Executive Action Expanding Deferred Action for Childhood Arrivals (DACA) Frequently Asked Questions | CLINIC

Executive Action Expanding Deferred Action for Childhood Arrivals (DACA) Frequently Asked Questions

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On November 20, 2014, President Obama announced executive actions to change immigration policy.  One of these reforms will expand the existing DACA program, first established on June 15, 2012 to provide deferred action and work permits to people who arrived in the U.S. as children and meet certain other requirements.  Other reforms fall into three main categories: (i) changes to immigration enforcement policy; (ii) expanding deferred action to certain parents of U.S. citizens and lawful permanent residents; and (iii) changes to our legal immigration system.  This FAQ focuses exclusively on changes to the existing DACA program described in a Memorandum by DHS Secretary Jeh Johnson entitled Exercising Prosecutorial Discretion with Respect to Individuals Who Came to the United States as Children and with Respect to Certain Individuals Who Are the Parents of U.S. Citizens or Permanent Residents (“Deferred Action Memo”).

How does the President’s executive action on immigration change the current DACA program?

The current DACA program was established on June 15, 2012 and provides deferred action and work permits for a two year period.  To be eligible, a person must meet the following criteria:

  • Entered the U.S. prior to age 16
  • Was under the age of 31 as of June 15, 2012
  • Had no lawful status on June 15, 2012
  • Graduated from high school; obtained a GED; or currently enrolled in school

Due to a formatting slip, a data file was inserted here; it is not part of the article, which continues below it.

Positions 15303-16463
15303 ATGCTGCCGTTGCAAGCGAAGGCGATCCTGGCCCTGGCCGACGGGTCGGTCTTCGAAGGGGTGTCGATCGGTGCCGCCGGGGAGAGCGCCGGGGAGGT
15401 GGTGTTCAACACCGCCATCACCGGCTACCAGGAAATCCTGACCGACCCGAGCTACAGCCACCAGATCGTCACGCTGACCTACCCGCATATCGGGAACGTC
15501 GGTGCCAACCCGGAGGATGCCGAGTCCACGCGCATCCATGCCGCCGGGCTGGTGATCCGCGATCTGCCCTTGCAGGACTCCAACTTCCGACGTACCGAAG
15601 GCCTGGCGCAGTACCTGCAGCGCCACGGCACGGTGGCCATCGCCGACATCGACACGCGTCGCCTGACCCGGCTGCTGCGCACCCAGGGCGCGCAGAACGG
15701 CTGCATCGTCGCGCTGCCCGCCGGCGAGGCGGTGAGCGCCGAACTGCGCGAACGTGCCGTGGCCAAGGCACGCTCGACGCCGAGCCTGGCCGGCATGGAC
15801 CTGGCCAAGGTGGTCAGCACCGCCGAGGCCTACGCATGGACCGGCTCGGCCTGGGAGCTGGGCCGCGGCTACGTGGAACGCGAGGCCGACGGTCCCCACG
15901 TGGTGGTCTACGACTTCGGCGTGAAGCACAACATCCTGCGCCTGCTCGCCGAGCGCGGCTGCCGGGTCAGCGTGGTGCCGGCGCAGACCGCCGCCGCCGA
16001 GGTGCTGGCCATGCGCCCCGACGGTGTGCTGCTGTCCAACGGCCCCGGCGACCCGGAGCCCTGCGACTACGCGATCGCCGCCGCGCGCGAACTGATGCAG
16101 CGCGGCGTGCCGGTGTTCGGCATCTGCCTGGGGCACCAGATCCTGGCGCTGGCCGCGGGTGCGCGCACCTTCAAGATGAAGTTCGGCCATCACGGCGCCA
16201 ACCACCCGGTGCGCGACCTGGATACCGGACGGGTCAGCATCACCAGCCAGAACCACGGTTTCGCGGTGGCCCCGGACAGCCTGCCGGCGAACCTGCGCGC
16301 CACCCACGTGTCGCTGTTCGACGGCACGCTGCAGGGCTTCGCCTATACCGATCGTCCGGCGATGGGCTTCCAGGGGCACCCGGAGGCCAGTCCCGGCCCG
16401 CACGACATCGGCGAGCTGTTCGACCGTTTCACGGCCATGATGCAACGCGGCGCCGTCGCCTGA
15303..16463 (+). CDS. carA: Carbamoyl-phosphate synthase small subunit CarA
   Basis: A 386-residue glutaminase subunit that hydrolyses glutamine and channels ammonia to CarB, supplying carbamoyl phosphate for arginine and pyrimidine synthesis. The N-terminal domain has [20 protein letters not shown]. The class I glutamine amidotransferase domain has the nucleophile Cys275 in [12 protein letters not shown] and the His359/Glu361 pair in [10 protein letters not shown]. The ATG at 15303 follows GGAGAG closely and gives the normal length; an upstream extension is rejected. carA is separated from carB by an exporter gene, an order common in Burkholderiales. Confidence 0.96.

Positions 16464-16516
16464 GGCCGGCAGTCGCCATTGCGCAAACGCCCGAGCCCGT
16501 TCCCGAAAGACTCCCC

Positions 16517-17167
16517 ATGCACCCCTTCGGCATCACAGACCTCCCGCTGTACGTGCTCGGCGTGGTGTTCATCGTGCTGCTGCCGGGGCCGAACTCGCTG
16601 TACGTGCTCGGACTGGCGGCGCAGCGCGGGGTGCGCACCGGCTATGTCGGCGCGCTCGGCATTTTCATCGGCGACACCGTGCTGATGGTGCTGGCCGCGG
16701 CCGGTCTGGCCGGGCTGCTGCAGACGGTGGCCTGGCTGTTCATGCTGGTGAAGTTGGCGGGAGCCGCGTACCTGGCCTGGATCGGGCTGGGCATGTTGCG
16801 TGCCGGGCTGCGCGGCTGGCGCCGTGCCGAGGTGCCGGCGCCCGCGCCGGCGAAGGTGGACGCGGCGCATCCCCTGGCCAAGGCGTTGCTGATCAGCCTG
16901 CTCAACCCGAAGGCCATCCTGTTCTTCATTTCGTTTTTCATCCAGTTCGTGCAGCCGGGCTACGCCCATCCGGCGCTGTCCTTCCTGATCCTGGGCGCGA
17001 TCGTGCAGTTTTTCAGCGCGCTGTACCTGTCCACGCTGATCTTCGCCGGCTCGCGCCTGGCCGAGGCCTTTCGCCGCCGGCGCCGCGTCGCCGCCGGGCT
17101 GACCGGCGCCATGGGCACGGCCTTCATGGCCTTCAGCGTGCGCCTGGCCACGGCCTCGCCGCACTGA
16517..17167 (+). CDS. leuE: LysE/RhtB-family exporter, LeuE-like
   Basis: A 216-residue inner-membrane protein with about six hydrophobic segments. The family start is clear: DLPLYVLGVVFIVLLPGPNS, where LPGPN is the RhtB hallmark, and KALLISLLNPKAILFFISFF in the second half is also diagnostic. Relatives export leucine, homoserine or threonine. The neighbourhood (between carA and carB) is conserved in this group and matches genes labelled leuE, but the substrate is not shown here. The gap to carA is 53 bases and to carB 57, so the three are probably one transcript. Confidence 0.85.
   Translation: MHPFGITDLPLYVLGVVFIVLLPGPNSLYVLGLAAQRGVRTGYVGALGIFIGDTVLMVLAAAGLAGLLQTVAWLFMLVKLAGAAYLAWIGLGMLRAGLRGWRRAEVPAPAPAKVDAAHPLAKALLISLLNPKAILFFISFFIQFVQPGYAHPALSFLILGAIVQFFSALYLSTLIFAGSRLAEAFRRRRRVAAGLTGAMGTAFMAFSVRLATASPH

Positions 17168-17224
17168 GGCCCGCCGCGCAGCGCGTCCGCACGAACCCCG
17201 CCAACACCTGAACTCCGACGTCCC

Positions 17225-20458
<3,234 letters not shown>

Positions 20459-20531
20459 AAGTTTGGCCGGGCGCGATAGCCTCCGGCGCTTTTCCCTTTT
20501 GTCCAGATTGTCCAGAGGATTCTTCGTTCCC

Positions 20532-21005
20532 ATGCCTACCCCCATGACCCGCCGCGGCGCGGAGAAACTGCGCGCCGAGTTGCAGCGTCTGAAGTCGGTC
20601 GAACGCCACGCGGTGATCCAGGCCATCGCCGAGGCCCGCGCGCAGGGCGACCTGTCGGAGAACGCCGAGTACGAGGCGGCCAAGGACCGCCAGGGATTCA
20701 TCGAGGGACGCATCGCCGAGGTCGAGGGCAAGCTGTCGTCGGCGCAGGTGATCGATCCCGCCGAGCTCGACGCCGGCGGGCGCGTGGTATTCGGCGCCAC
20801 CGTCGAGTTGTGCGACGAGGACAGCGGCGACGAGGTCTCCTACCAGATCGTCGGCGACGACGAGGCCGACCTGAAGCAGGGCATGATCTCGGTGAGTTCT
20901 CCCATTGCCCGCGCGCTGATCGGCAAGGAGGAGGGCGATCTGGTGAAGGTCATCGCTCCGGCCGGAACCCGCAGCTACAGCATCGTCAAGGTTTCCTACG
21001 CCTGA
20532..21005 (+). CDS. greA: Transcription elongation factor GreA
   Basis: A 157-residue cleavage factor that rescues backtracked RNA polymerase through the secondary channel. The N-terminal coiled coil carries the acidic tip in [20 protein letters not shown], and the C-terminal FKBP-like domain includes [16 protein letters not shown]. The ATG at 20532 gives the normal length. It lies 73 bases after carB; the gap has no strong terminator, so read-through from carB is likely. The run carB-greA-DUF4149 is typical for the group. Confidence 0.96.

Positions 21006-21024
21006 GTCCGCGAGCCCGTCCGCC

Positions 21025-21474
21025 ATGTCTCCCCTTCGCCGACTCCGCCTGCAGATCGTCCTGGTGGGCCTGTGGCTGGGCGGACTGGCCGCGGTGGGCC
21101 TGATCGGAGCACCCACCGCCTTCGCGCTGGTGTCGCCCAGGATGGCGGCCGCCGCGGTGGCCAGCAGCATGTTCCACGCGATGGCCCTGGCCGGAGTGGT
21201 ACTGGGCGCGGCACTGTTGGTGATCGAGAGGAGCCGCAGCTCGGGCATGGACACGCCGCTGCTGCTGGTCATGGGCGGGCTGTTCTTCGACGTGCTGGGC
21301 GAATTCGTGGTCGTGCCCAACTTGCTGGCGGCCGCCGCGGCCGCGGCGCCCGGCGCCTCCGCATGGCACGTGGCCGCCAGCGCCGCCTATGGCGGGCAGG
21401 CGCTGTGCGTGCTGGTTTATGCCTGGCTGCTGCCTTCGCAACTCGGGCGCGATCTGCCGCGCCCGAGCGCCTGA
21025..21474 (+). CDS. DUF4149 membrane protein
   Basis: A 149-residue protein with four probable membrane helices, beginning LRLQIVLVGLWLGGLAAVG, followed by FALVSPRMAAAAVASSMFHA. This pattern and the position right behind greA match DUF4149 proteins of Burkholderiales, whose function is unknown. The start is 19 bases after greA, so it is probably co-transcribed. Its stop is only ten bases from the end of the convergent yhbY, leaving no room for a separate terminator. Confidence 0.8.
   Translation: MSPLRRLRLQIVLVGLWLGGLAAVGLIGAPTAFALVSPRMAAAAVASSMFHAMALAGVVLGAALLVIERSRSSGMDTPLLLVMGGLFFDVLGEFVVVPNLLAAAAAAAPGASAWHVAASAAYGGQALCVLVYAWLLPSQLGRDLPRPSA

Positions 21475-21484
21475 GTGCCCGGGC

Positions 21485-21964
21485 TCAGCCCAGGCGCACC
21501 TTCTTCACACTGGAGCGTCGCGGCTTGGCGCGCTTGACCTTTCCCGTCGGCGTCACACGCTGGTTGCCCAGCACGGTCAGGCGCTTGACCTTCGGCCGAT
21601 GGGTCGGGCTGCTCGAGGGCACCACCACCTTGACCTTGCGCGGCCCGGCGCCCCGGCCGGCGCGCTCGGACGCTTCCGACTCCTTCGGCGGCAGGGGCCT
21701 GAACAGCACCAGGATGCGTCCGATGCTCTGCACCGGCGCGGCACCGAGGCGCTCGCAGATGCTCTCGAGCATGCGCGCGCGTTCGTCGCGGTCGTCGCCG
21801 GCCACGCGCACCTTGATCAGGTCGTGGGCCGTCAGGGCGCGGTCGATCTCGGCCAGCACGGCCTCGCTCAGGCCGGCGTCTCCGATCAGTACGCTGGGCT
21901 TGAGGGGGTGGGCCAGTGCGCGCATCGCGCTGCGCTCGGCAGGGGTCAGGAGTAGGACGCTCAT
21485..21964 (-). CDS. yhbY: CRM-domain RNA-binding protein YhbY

• Had continuous residence in the U.S. from June 15, 2007 to the present
  • Was physically present in the U.S. on June 15, 2012 and at the time of making the request, and
  • Has not been convicted of a felony, misdemeanor, or three or more other misdemeanors; and is not considered a threat to public safety or national security.

The Deferred Action Memo made three changes to the existing DACA program: 

Eliminates the Age Cap

The current DACA program limits eligibility to people who were under the age of 31 as of June 15, 2012.  Going forward, this age restriction will no longer apply.  People who arrived in the United States before age 16 may qualify for DACA, even if they were over 31 as of June 2012. However, to apply for DACA with United States Citizenship and Immigration Services (USCIS), a person must be at least 15 years old, unless he or she is currently in removal proceedings or has a final removal or voluntary departure order.  The Deferred Action Memo does not change this requirement.

Adjusts the date-of-entry requirement

Current DACA guidelines require an applicant to prove continuous residence in the United States from June 15, 2007 to the present.  The new guidelines advance the continuous residence start date to January 1, 2010.

Extends deferred action and work authorization from two years to three years

Grants of deferred action and work permits will be for a three-year period, instead of two years.  This change became effective on November 24, 2014 for people who are approved for first-time DACA and DACA renewals on or after that date.

When will USCIS begin accepting applications under the new guidelines?

At this time, people cannot apply for DACA under the criteria announced in the new Deferred Action Memo.  USCIS will begin accepting applications no later than 90 days from the date of the announcement (by February 18, 2015).  USCIS will likely change the existing application form (Form I-821D) to reflect changes in the guidelines.  As with the current program, applicants will be required to pay a $465 application fee and undergo biometrics.  Visit www.uscis.gov and http://www.adminrelief.org/ for updated information.

If my client is eligible under the current guidelines, may he or she apply for initial DACA or renew DACA now?